Since the 1950s, the housing developments in the West that historian Lincoln Bramwell calls �wilderburbs� have offered residents both the pleasures of living in nature and the creature comforts of the suburbs. Remote from cities but still within commuting distance, nestled next to lakes and rivers or in forests and deserts, and often featuring spectacular views of public lands, wilderburbs celebrate the natural beauty of the American West and pose a vital threat to it. Wilderburbs tells the story of how roads and houses and water development have transformed the rural landscape in the West. Bramwell introduces readers to developers, homeowners, and government regulators, all of whom have faced unexpected environmental problems in designing and building wilderburb communities, including unpredictable water supplies, threats from wildfires, and encounters with wildlife. By looking at wilderburbs in the West, especially those in Utah, Colorado, and New Mexico, Bramwell uncovers the profound environmental consequences of Americans� desire to live in the wilderness.

William Cronon s Nature s Metropolis

William Cronon s Nature s Metropolis
Author: Richard A. Walker
Pages: 194
ISBN: OCLC:69253311
Available:
Release: 1994
Editor: Unknown
Language: un

Explanation of the Book:

The Third Coast

The Third Coast
Author: Thomas L. Dyja
Pages: 544
ISBN: 9781101605486
Available:
Release: 2013-04-18
Editor: Penguin
Language: en

Explanation of the Book:

Winner of the Chicago Tribune‘s 2013 Heartland Prize A critically acclaimed history of Chicago at mid-century, featuring many of the incredible personalities that shaped American culture Before air travel overtook trains, nearly every coast-to-coast journey included a stop in Chicago, and this flow of people and commodities made it the crucible for American culture and innovation. In luminous prose, Chicago native Thomas Dyja re-creates the story of the city in its postwar prime and explains its profound impact on modern America—from Chess Records to Playboy, McDonald’s to the University of Chicago. Populated with an incredible cast of characters, including Mahalia Jackson, Muddy Waters, Howlin’ Wolf, Chuck Berry, Sun Ra, Simone de Beauvoir, Nelson Algren, Gwendolyn Brooks, Studs Turkel, and Mayor Richard J. Daley, The Third Coast recalls the prominence of the Windy City in all its grandeur.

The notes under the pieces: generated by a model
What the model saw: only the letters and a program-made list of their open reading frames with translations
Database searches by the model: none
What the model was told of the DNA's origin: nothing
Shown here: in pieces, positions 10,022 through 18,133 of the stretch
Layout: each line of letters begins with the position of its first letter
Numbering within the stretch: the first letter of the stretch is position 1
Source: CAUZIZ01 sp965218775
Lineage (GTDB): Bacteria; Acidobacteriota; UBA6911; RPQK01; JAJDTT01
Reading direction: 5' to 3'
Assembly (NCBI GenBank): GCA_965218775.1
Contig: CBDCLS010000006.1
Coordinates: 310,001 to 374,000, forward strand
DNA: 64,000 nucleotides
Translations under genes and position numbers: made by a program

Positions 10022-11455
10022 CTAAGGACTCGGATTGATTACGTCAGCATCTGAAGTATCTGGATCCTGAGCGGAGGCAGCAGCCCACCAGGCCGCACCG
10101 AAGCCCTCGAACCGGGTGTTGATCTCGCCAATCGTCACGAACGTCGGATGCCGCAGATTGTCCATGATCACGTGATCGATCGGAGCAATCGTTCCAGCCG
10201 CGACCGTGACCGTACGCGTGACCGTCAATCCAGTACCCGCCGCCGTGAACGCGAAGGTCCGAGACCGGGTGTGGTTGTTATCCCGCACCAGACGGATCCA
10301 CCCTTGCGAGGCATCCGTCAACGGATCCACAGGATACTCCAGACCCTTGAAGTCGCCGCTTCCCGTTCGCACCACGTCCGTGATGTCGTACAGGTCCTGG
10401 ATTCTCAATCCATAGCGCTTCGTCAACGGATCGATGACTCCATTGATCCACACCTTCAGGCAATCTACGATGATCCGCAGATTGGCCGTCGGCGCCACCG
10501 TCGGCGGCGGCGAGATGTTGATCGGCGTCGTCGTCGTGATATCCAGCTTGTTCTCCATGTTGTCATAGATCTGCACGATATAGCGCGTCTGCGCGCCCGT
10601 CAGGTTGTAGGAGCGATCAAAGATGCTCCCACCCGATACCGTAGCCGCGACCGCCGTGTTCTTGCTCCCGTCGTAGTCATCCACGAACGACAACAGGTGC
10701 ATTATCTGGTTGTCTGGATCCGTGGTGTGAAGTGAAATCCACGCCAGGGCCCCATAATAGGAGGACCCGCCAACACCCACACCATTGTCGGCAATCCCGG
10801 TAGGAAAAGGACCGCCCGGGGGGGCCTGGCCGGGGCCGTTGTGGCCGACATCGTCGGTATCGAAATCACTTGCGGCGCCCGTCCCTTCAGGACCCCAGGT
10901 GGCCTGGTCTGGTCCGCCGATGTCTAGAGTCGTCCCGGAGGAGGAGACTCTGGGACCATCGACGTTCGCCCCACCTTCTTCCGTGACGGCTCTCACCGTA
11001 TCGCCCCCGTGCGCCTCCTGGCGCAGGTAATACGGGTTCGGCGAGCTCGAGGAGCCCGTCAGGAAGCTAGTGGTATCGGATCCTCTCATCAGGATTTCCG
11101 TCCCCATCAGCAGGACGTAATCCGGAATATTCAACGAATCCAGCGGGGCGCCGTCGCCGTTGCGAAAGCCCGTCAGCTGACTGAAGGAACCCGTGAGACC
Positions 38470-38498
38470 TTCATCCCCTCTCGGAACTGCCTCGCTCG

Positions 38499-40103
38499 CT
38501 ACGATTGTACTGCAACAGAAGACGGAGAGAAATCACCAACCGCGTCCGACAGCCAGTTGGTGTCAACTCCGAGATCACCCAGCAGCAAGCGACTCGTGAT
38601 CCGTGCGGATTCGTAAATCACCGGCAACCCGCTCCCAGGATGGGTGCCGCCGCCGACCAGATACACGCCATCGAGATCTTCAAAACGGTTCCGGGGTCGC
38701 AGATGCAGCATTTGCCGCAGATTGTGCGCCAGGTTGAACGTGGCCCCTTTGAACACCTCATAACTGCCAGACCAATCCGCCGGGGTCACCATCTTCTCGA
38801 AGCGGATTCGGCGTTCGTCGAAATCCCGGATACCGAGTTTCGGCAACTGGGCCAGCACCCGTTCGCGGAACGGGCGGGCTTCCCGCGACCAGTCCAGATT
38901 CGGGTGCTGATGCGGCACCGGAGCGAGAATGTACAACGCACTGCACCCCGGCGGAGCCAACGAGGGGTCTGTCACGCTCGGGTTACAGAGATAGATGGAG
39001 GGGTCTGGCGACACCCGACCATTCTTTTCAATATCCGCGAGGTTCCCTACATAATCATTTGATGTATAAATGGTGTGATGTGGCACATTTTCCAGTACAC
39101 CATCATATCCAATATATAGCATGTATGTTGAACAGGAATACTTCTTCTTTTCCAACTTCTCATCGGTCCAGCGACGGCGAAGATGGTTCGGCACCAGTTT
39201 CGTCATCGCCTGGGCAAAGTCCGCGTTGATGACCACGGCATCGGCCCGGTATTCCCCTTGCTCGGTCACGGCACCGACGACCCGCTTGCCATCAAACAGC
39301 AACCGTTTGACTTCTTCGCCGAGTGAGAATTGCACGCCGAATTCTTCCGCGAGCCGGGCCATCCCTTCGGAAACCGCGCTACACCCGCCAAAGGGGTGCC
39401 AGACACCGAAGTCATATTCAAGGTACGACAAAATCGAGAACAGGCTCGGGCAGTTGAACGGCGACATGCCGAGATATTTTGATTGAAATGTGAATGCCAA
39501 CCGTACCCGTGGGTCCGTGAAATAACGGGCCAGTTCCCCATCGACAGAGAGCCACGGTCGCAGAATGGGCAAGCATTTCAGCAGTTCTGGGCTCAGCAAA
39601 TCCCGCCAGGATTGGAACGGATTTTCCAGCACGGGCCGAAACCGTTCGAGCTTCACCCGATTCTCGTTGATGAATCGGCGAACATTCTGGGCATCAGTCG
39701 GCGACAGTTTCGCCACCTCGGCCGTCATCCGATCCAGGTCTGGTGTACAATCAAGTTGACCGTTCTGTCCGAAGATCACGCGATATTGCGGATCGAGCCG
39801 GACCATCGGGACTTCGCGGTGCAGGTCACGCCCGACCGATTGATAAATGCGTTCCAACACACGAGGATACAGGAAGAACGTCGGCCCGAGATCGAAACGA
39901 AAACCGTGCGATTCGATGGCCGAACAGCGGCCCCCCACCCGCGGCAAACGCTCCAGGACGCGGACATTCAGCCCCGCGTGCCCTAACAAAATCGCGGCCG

Nature s Metropolis

Nature s Metropolis
Author: Cheryl Hudson
Pages: 100
ISBN: 1912128926
Available:
Release: 2017-07-15
Editor: Macat Library
Language: un

Explanation of the Book:

Before the publication of Nature's Metropolis in 1991, historians generally treated urban and rural areas as distinct from one another, eact following separate lines of development and maturity. Using Chicago and its surrounding areas as a model, Cronon shows that the city-country story should be treated as a unified narrative, with each part inseparable from, and dependent on, the other. Cronon builds on Frederick Jackson Turner's nineteenth century "frontier thesis, "which stressed the effect that taming the wilderness had on the American character. He argues that nature has shaped human creativity and that capitalist market forces played the major role in changing urban and rural areas together. Book jacket.

An Analysis of William Cronon s Nature s Metropolis

An Analysis of William Cronon s Nature s Metropolis
Author: Cheryl Hudson
Pages: 100
ISBN: 9781351352543
Available:
Release: 2017-07-28
Editor: Taylor & Francis
Language: un

Explanation of the Book:

What caused the rise of Chicago, and how did the city's expansion fuel the westward movement of the American frontier – and influence the type of society that evolved as a result? Nature's Metropolis emerged as a result of William Cronon asking and answering those questions, and the work can usefully be seen as an extended example of the critical thinking skill of problem-solving in action. Cronon navigates a path between the followers of Frederick Jackson Turner, author of the thesis that American character was shaped by the experience of the frontier, and revisionists who sought to suggest that the rugged individualism Turner depicted as a creation of life in the West was little but a fiction. For Cronon, the most productive question to ask was not whether or not men forged in the liberty-loving furnace of the Wild West had the sort of impact on America that Turner posited, but the quite different one of how capitalism and political economy had combined to drive the westward expansion of the US. For Cronon, individualism was scarcely even possible in a capitalist machine in which humans were little more than cogs, and the needs and demands of capital, not capitalists, prevailed. Nature's Metropolis, then, is a work in which the rise of Chicago is explained by generating alternative possibilities, and one that uses a rigorous study of the evidence to decide between competing solutions to the problem. It is also a fine work of interpretation, for a large part of Cronon's argument revolves around his attempt to define exactly what is rural, and what is urban, and how the two interact to create a novel economic force.

The Nature of Gold

The Nature of Gold
Author: Kathryn Taylor Morse
Pages: 290
ISBN: 9780295983301
Available:
Release: 2003
Editor: University of Washington Press
Language: en

Explanation of the Book:

In this first environmental history of the gold rush, Kathryn Morse describes how the miners got to the Klondike, the mining technologies they employed, and the complex networks by which they obtained food, clothing, and tools. She looks at the political and economic debates surrounding the valuation of gold and the emerging industrial economy that exploited its extraction in Alaska, and explores the ways in which a web of connections among America's transportation, supply, and marketing industries linked miners to other industrial and agricultural laborers across the country. The profound economic and cultural transformations that supported the Alaska-Yukon gold rush ultimately reverberate to modern times.